An example of this is using leader boards to send a message. Consider a situation in which you want to encourage your engineers to write more unit tests. First, you invest in making writing tests *really* easy. Then, you start tracking unit test code coverage per commit. Soon thereafter, you can publish a leader board of "person to % code coverage per commit." You won't be explicitly calling anyone out for habitually not adding providing reasonable code coverage, but it will be clear over time that certain individuals may not be doing so [2].


I hope this opens up a healthy discussion about how we can stop complaining about bad behaviors and start feasibly changing them today.


[1] See Leaders East Last by Simon Sinek for a great exposition of this.

[2] Note I don't believe in metrics that track raw quantity. I don't feel that such measures accurately capture the intention. Metrics that people can be proud of should track the quality of their work over time, not "gamable" counts that are easily subverted.

Wednesday, July 2, 2014

Hey, Don't Fire that Guy

A few weeks ago at Silicon Valley DevOps Days, in an open spaces discussion about outages, somebody asked a question that has been on my mind ever since. The question was as follows, "has anyone ever fired someone for causing an outage?" It's not a new question, but the verdict is still out on the right answer.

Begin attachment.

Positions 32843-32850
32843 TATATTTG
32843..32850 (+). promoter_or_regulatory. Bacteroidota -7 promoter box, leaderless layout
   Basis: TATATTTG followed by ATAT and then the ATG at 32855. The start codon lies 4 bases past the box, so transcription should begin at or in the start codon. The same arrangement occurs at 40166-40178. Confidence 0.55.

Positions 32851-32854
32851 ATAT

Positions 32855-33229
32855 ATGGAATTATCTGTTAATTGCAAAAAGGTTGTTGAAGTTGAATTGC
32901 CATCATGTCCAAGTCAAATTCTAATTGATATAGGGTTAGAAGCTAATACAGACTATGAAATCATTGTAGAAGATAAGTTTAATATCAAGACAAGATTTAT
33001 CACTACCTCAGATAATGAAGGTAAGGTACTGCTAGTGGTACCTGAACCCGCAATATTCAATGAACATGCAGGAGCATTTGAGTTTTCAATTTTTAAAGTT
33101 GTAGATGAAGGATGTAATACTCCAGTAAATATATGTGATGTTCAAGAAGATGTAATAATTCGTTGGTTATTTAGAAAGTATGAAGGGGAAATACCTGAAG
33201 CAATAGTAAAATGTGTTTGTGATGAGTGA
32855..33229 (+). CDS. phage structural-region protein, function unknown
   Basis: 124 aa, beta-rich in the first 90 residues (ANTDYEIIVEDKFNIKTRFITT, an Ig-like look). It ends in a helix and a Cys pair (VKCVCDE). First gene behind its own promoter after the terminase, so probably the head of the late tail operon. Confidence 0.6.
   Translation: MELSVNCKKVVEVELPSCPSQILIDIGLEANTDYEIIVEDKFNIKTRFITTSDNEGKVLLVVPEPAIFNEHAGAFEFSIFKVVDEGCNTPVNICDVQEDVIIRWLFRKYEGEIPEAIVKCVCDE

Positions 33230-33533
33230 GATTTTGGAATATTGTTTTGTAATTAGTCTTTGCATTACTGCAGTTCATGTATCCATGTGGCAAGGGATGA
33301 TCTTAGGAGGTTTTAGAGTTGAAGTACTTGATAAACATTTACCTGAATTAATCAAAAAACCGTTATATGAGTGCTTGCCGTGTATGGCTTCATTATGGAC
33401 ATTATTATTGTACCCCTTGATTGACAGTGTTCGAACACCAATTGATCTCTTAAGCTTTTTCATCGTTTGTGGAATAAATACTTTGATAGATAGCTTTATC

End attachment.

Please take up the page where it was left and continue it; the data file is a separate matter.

Some of my favorite insight on the topic comes from a post by John Allspaw. In the post, he states that in order to learn from a mistake without inhibition, there must be not only complete trust but also no fear of retribution. I take this view to heart and I'm a devoted defender of the concept.

However, I feel like the view comes with a few provisos. There is possibly a greater philosophy at play in the question. What really got me thinking about this was one of the stories I heard at the conference. The story was about a site outage caused by a technician on the customer support team running a tool written by the dev team, which was known to have a very high risk of causing site outages. The technician had been trained in how to use the tool and, according to the story teller, knew full well the consequences of his actions. So, for the company it was a straightforward decision to fire him. ...Or was it?

Human Error